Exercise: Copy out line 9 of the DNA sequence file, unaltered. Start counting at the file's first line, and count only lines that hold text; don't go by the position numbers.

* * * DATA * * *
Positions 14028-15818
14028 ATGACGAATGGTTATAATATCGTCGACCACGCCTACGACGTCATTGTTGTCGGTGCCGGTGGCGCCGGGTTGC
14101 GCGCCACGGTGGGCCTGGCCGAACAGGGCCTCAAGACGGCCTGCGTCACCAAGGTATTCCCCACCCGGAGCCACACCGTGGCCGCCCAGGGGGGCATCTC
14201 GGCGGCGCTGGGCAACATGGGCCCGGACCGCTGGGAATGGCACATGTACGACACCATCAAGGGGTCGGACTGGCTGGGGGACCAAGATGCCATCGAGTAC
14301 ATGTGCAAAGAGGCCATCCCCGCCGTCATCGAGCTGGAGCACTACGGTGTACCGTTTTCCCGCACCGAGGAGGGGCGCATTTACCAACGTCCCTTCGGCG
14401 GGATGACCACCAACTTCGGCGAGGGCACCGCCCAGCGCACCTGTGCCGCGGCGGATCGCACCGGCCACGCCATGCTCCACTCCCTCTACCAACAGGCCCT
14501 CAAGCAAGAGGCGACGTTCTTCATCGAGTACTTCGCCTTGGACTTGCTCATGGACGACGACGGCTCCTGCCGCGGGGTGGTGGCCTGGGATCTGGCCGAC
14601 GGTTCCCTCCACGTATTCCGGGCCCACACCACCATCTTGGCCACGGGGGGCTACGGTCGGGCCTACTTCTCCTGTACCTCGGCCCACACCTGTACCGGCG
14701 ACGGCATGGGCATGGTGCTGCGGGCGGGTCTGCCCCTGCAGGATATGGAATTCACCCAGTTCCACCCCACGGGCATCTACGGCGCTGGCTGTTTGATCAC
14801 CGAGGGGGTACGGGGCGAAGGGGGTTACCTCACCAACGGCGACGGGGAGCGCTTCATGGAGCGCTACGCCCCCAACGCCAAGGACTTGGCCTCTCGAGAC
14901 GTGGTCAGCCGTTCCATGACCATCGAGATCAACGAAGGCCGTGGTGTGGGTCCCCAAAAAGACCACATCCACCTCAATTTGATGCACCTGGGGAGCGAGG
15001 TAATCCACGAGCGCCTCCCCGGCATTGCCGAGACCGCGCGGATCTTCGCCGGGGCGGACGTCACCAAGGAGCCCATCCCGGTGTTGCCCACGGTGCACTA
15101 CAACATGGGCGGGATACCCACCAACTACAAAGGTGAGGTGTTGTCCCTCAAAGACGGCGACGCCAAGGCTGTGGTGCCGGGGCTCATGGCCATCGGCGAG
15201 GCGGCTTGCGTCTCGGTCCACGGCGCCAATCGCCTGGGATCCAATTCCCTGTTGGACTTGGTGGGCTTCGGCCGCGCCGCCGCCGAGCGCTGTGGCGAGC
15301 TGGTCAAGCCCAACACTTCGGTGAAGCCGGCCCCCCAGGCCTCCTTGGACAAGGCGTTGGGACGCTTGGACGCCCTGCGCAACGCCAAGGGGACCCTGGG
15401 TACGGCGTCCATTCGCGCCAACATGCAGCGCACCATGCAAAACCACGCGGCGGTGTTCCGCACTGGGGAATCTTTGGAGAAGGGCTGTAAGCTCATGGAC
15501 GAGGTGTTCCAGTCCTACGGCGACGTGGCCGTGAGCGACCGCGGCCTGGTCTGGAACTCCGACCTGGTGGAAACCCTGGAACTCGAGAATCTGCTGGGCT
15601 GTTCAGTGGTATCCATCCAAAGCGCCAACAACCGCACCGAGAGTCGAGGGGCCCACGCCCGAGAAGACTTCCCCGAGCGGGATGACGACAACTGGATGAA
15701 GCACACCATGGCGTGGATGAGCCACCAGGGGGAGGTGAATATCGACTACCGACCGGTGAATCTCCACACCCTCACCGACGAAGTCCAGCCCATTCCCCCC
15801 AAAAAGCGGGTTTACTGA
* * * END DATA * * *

14701 ACGGCATGGGCATGGTGCTGCGGGCGGGTCTGCCCCTGCAGGATATGGAATTCACCCAGTTCCACCCCACGGGCATCTACGGCGCTGGCTGTTTGATCAC